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When most people think of the best fans, they often picture something that cools them down on a hot summer day. However, there are also fans uniquely designed to help keep a room warm. Below, we’ll explore just how do heat-powered fans work. So, if your house has a wood stove, keep reading.
For those looking for a fan that blows both hot and cool air, check out our review of the Dyson Pure HotCool link HP02.
The stove fan is a curious little gadget. It’s made entirely of metal and requires no power source other than the stove upon which it sits. Once the stove fan is placed on top of a wood burner, it becomes warm.
Always make sure that there is plenty of space behind your stove fan, so it can draw cold air from behind to help power the fan blades.
As the fan heats, the kinetic energy produced then powers the small motor, which rotates the fan blades. From there, it continues to blow hot air. And ultimately, this heat transfer creates a more uniform temperature throughout a room.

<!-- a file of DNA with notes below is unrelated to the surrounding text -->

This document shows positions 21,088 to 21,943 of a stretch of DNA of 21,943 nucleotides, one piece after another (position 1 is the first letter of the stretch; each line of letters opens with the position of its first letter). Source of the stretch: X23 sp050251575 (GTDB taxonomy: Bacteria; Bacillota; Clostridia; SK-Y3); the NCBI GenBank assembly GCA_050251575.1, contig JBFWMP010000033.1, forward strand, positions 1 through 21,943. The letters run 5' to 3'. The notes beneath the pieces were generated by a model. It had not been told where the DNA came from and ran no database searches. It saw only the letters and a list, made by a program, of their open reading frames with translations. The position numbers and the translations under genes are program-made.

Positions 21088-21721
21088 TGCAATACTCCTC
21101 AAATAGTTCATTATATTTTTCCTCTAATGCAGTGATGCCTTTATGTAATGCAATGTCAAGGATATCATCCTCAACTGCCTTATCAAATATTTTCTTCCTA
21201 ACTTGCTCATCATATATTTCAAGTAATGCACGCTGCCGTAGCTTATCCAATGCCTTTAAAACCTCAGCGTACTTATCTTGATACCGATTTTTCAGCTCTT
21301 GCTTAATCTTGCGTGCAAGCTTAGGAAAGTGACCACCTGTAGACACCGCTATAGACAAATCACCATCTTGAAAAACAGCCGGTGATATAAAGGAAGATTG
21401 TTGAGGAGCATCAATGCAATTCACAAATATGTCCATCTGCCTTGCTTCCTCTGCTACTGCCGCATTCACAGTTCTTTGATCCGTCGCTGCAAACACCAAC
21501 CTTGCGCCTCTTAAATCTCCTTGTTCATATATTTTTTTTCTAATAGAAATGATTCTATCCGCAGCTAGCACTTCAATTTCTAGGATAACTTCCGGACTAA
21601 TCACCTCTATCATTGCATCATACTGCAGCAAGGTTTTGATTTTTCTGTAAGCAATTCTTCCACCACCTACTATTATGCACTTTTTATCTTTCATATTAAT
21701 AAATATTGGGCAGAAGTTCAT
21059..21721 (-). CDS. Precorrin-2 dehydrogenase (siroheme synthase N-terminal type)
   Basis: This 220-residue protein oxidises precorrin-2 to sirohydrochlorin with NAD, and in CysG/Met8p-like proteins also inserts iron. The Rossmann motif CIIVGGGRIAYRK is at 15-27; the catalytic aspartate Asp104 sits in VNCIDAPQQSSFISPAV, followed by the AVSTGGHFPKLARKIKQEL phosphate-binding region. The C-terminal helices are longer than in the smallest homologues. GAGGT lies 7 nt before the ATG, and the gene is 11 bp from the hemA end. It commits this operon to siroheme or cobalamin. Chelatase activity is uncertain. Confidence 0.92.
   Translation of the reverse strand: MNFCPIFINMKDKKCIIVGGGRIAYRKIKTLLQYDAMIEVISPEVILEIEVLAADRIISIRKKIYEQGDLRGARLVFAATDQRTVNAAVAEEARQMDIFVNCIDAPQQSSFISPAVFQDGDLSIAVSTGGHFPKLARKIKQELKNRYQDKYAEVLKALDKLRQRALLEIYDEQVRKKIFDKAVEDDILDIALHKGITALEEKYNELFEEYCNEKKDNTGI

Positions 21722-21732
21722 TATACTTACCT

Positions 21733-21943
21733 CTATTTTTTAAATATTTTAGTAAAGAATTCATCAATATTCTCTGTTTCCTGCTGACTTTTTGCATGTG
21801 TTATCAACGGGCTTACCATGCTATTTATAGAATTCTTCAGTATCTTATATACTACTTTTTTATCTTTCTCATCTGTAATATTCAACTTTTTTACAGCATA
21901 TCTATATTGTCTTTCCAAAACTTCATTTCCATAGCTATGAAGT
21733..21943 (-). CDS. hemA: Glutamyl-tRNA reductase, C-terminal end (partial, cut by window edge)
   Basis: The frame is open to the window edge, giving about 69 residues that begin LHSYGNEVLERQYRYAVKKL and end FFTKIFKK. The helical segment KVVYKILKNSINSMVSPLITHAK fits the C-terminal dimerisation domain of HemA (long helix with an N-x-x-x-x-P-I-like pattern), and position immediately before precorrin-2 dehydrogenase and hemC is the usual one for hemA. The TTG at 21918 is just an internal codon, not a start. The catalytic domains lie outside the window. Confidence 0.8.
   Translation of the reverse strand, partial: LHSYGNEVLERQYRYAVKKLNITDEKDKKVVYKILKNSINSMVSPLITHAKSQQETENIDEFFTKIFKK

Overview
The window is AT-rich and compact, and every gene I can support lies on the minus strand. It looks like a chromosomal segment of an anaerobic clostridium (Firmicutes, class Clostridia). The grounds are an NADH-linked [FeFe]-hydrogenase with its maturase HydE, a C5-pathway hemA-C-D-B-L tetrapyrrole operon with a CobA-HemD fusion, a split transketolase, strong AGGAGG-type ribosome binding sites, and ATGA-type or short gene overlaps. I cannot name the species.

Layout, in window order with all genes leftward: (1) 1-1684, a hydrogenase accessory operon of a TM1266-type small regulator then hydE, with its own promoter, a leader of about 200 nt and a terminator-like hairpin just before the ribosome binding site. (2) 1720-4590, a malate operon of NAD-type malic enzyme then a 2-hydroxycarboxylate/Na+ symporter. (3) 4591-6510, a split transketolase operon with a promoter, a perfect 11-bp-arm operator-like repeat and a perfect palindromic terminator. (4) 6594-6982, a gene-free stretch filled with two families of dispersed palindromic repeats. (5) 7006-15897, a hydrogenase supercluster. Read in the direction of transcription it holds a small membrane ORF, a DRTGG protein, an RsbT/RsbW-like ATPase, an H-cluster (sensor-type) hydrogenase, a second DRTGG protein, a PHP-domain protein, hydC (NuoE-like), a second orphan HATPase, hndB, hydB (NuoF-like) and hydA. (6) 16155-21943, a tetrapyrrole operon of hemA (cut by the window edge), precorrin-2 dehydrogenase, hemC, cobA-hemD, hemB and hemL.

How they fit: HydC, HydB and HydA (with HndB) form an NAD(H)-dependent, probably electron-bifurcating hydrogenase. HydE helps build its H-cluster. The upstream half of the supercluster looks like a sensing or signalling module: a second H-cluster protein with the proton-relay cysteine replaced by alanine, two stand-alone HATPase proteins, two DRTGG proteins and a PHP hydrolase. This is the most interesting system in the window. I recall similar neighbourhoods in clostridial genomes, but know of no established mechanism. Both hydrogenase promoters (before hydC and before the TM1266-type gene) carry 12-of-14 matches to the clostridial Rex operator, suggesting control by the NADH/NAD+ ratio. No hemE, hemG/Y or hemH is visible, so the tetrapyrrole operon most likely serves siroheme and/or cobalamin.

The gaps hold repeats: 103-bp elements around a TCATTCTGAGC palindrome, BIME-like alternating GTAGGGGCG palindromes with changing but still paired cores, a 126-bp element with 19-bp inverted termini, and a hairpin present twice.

Stove fans are simple and effective, but users must remember a few tips to optimize their use.
A stove fan requires around 122 degrees Fahrenheit (50 Celsius) to function. And to be clear, a stove fan doesn’t emit any heat on its own to make a temperature difference. Still, when put on a stove, it is an excellent device for heat distribution.
Make sure the fan is on a level surface and that nothing obstructs the blades to keep it from tipping over and prevent damage. Also, until you get used to using a stove fan, keep it on the lowest setting. You can always increase it later.
Clean the blades regularly to keep them in top working order by wiping them down with a damp cloth. Doing this simple task will help the fan maintain its efficiency and airflow.
Some people use regular fans near a stove to distribute heat through the room. However, this leads to problems. Traditional fans are often plastic and can’t take the extreme temperatures produced by a wood-burning stove; only a stove fan is built for this purpose.
It is possible to overheat a stove fan and cause it to melt. To avoid this, use a thermometer to ensure that the stove surface doesn’t exceed the maximum temperature your model can withstand.
However, if you are looking for a tower fan, you can check out our Pelonis FZ10 19MB review. And once you’ve purchased it, we have a helpful article covering how to clean a tower fan. And for more articles on exciting fan gadgets, you can read our comparison article about air multipliers, which debates the merits of the Dyson AM04 vs the AM09.
STAT: Heat-powered fans can reduce fuel consumption by up to 25% during the wintertime. (source)